Speeds, Feeds, and Strategies for Bench Top Mills - Page 9


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Thread: Speeds, Feeds, and Strategies for Bench Top Mills

  1. #161

    Default Re: Speeds, Feeds, and Strategies for Bench Top Mills

    The wax prototype fit, we actually sectioned it on the band saw so we could inspect internal clearances. Pretty cool.





    Facing got a little dicy, but it worked out. Overall pretty happy with the results. The model was the weakest link here. I could have cleaned it up a little bit.

    Anyways, the mill has been working quite well, but I decided to buy some Teknic servos to run direct drive on XY. I found a good deal on them used so I figured I'd give it a shot. I'm not sure what I am hoping to gain, perhaps just a little peace of mind?



  2. #162
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    Default Re: Speeds, Feeds, and Strategies for Bench Top Mills

    I have clearpath servos on all 3 axes. I bought my mill and they were already on it. I did the math of the mill + the components and it turned out to be a pretty good deal largely because of the price of the clearpaths lol.

    I've only ever messed with stepper motors that are on the small CNC router/3D printer scale so I've never had to deal with the stepper drivers or anything but I like the clearpaths. No drivers, just a power supply and I believe they get wired very similarly to the motion controller like a stepper would. I like that there is an autotune feature for them on their software, no missed steps, etc. If they stall out you can wire them to an estop/motion controller so if you have a program that for whatever reason would cause them to run to the end of their travel, instead of the machine flipping out it'd just stop everything altogether. Maybe steppers have something similar to this?

    All in all, they're pretty neat. I'm hoping the large NEMA34 I have on my Z can handle the 50+lbs I just added to the head with my new motor without needing a counterweight lol.



  3. #163

    Default Re: Speeds, Feeds, and Strategies for Bench Top Mills

    I wrote a big old response and hit post but it apparently didn't go through.

    In summary, the clearpaths are super expensive compared to steppers and drivers. Luckily I got them more than 50% off. Hopefully they fix up the very intermittent and unpredictable issues I have with my X axis stalling. 300ipm or whatever rapids sound pretty wild too.



  4. #164
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    Default Re: Speeds, Feeds, and Strategies for Bench Top Mills

    Yes, Clearpath servos are a bit salty... I bought 3 for my G0704 plus the 75 volt power supply and cables (totaling more than the G0704). But they work better than steppers, just like ballscrews are better than leadscrews. Has anyone looked into Clearpath as a spindle motor? I'm thinking not having to use a VFD would be a plus. They have a series of servos that have a mode which can be rpm controlled with the standard 0-10v. Costly, I'm sure.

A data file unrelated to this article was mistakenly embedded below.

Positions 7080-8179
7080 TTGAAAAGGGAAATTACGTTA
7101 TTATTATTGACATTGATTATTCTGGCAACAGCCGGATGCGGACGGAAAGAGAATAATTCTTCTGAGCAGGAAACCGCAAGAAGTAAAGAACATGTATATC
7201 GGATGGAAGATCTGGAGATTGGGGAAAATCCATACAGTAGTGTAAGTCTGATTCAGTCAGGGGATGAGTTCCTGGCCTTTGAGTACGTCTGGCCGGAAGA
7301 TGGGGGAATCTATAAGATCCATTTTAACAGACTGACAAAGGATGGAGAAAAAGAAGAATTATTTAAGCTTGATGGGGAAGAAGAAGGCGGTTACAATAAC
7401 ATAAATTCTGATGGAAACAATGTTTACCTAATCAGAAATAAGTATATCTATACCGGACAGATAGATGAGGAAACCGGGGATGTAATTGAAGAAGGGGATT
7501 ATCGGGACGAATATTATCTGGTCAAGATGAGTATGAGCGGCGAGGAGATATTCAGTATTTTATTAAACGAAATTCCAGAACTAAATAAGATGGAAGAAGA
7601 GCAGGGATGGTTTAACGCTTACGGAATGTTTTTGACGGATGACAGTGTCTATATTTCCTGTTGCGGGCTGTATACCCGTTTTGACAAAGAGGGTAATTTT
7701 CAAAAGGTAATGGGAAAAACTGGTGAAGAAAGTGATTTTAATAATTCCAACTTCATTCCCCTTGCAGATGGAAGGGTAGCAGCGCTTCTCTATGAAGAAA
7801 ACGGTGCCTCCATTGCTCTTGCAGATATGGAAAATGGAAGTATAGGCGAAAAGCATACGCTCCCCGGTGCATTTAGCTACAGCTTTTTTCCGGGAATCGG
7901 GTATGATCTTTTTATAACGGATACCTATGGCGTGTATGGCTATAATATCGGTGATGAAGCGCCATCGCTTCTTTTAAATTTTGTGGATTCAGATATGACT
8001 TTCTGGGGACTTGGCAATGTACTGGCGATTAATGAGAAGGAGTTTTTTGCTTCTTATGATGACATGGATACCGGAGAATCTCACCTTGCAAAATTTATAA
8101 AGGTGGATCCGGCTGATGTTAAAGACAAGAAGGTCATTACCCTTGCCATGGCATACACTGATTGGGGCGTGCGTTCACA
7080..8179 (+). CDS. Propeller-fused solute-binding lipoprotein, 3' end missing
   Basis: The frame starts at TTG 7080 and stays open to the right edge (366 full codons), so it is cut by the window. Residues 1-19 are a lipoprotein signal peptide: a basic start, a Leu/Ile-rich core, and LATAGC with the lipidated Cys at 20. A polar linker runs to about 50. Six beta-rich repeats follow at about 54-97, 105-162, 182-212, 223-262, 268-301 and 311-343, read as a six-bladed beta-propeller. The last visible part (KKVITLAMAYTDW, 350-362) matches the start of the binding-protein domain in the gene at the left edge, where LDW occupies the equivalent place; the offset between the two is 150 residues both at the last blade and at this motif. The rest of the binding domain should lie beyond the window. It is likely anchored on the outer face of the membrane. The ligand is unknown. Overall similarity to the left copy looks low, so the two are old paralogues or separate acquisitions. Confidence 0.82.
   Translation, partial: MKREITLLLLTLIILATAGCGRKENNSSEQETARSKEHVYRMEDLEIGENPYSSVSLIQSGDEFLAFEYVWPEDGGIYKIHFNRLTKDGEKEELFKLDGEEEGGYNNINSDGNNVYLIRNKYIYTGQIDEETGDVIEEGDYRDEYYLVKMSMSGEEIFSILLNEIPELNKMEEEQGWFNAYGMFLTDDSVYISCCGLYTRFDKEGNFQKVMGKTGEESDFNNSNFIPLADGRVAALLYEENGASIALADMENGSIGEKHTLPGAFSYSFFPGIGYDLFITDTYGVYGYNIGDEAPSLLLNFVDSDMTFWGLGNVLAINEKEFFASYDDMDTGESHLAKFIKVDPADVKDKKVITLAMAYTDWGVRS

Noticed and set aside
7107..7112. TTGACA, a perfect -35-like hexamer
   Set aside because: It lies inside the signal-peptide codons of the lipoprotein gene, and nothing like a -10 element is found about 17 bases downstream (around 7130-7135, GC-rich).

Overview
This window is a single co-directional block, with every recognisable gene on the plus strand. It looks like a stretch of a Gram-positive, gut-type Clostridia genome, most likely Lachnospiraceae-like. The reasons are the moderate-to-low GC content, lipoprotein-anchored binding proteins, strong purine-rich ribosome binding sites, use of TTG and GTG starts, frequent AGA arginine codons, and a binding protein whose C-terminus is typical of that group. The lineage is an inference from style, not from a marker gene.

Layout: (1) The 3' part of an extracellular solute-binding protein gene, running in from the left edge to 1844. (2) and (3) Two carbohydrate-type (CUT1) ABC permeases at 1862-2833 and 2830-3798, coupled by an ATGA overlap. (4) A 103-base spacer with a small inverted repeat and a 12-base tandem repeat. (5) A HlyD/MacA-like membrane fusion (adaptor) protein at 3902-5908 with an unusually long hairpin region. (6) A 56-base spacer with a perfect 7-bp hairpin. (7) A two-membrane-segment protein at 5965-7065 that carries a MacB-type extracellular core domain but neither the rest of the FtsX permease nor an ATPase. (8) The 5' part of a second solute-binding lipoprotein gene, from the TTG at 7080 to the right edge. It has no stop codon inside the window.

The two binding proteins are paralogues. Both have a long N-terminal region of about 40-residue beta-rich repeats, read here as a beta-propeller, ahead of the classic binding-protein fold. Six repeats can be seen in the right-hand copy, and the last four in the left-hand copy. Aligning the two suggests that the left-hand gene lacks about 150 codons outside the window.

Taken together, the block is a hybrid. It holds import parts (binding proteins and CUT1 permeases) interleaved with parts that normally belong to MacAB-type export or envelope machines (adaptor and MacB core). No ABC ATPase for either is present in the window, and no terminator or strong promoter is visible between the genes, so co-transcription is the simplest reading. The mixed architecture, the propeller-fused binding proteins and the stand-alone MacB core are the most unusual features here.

5. #165

    Default Re: Speeds, Feeds, and Strategies for Bench Top Mills

    These two looks roughly close to my 2.2kw BLD with VFD in wattage. After import and wire transfer fees I was in about $800 for my Adlee setup. For the Clearpath you'd still need a power supply. Ouch. And my BLDC tops out at 6k, whereas the Clearpath does less than half that. There could be better options from Teknic...

    https://www.teknic.com/model-info/CP...tage=230VAC3ph

    https://www.teknic.com/model-info/CP...tage=230VAC3ph

    That makes me feel pretty good about my motor choice. I think mine has better constant duty performance too.

    I got the used servos in the mail, they have some minor scratches and small marks on the housing, but otherwise look really clean. Assuming they work, I think I got a good deal. I am just waiting on the IPC 5 and cables now. I might as well start looking for a used Nema 34 for the Z, I'll already have the power supply to run it. The handwriting is on the wall.



  6. #166
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    Default Re: Speeds, Feeds, and Strategies for Bench Top Mills

    a bit off topic, but how do you like that shars vice?



  7. #167

    Default Re: Speeds, Feeds, and Strategies for Bench Top Mills

    Love them, I own three. Two 4" vises that are a very nice fit for the G0704 and the 6" in the picture above which works great in the orientation seen.

    I measured all three of them on my surface plate when I received them and they all came in under the specified variance. For the type of work I do, sort of high end hobby use, I honestly don't believe there is any better value given the quality.

    These vises were an incredible jump in performance over the Grizzly vise that came with the mill. That vise spit parts out all the time.



  8. #168

    Default Re: Speeds, Feeds, and Strategies for Bench Top Mills

    The pump cover works. We had a fairly successful test yesterday.





  9. #169
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    Default Re: Speeds, Feeds, and Strategies for Bench Top Mills

    Cool car! That reminds me of the big slot cars of the 1960's. I bet that's a blast to drive



  10. #170

    Default Re: Speeds, Feeds, and Strategies for Bench Top Mills

    It's modeled off of CanAm cars of the 60's and 70's. Being homebuilt meant they could only do so much. Underneath it's basically a Formula Ford of the era but with modifications to fit the wider monocoque. It's powered by a Suzuki GT750 two stroke, makes about 120hp. It weighs 900lbs.

    It goes like stink despite being 45 years old. It's faster than most modern GT cars everywhere but the end of the straightaway. A Porsche GT2 RS owner was pretty annoyed that he couldn't catch me and I was peddling it, not even pushing as we were doing basic shake down runs for reliability not pace. A GT2 RS is a $300k car and has a top speed of 200mph plus, whereas our car is good for about 135mph lol. Around a road course average speed is king, and it takes quite a bit of car to rival something as light as our sports racer.



  11. #171
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    Default Re: Speeds, Feeds, and Strategies for Bench Top Mills